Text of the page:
Certainly one of the most difficult issues in my business life has been transition issues from the past to the present and then the future. It is hard to let go because this business has been so much of my life. Working with my two sons to plan our business future is one of the most challenging issues I have ever faced. On the one hand I am lucky because we have a tight- knit family unit that shares a deep love. We have similar beliefs and business expectations. On the other hand, we as a family have to make tough choices about roles and the future direction, and ultimately, I am the decider of what will happen to my business. Even when we share common beliefs and understandings as we do, there is still a concern any time a shift occurs in who is responsible for steering a company.

                In my case, both of my sons are very skilled and could do the job. They both bring different skills and strengths, which makes my decision even tougher. Sometimes, the best way to decide is to look at previous experience as well as give various family members tasks to do that allows them to showcase their leadership ability.

                A Pricewaterhouse Coopers Family Business Survey reported that 41% of family companies plan to pass both ownership and management of the business to the next generation. This means that the owner might sell to a non-family member or only allow family to assume either ownership or control but not both.

                For a family business, transition tends to be a once-in-a-lifetime decision that can have profound impacts on the business and the family behind it. These decisions can be emotionally charged, and yet a reluctance to tackle the concern can hurt the health, longevity and future of a family business.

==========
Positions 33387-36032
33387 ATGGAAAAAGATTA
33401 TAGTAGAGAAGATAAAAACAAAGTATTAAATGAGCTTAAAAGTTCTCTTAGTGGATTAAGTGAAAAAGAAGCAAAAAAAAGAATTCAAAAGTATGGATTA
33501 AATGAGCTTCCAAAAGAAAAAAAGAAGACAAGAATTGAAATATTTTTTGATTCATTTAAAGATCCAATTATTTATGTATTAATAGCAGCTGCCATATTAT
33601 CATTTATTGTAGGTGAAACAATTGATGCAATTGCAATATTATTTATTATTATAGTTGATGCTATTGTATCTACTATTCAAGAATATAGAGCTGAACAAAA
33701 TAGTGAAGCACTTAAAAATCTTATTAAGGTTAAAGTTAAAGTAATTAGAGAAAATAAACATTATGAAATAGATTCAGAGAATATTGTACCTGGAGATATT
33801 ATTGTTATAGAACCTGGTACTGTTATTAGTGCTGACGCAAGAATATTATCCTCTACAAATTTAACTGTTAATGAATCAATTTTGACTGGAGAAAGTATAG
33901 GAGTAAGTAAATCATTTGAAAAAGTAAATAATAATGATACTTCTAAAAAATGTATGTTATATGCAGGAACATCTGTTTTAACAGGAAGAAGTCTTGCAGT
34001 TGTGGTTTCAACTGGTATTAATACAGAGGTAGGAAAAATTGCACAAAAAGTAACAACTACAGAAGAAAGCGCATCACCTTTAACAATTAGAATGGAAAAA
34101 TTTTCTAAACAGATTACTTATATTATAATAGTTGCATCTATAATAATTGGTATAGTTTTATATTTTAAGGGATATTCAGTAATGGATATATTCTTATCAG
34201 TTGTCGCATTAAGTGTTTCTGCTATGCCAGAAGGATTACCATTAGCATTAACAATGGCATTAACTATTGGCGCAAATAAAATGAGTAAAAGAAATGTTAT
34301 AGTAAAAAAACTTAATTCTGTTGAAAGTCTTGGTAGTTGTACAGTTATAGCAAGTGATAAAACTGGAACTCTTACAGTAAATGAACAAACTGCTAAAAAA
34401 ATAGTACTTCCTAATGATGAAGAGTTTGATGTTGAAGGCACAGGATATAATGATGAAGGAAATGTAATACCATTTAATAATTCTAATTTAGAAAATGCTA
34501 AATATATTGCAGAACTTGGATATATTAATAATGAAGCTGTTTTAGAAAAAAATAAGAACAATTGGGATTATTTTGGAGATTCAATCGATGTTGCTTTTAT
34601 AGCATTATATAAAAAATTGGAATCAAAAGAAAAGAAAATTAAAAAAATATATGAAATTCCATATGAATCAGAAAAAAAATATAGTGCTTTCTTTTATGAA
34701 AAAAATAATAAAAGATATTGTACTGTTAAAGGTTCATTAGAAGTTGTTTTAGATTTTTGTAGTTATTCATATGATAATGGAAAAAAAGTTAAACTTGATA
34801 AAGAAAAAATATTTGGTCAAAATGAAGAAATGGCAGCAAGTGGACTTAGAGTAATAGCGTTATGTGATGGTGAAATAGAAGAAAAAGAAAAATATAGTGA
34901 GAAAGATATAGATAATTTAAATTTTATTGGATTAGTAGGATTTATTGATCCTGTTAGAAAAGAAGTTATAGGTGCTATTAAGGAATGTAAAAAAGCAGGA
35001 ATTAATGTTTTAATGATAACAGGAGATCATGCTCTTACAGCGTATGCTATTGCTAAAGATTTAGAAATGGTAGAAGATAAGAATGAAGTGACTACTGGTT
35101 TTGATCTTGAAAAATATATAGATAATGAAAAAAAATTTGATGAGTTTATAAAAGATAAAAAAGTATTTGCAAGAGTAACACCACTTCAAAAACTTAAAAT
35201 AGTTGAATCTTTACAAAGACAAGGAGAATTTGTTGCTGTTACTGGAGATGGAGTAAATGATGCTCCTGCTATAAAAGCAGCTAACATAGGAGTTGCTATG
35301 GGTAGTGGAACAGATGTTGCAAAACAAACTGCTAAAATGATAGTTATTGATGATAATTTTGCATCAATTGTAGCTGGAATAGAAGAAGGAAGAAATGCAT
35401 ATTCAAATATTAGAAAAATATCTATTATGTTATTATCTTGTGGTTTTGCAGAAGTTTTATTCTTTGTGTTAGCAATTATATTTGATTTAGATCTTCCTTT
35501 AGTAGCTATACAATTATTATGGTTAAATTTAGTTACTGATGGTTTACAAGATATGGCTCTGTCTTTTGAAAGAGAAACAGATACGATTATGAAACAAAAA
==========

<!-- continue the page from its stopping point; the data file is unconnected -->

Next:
It is usually best for family members to work outside the business some before taking a major role in a family-owned company. This will help give family members more expertise as well as help them discover their talents, desires and work styles away from the family. Once these family members enter the business they should be given real responsibilities and the room to make some mistakes. This will allow them to learn how to troubleshoot problems, bounce back from small failures, etc. You don’t want to let family members make catastrophic failures. But a few mistakes here and there can provide valuable lessons.

                You should not take family succession planning lightly, but many companies do not have the right practices and agreements in place to

ensure a smooth transition.  It is common knowledge that only about 30% of family businesses survive into a second generation. The best way to avoid becoming another sad statistic is to start planning now. Read the article on page 20 to get a good idea of things to consider in succession plans and buy-sell agreements.

                When family is involved, much more is at stake than just the business. For me, I am definitely a blessed man. The Lord provided me a business that my family could learn to cherish. We publish products that thousands of companies and individuals read for guidance. We have come to truly love our industry and the people in it. From what you have shared with us over the years, I have come to realize the appreciation that so many in the industry have for our products, family and staff. As always, I hope being open about my process will help you in your endeavor to plan for the future.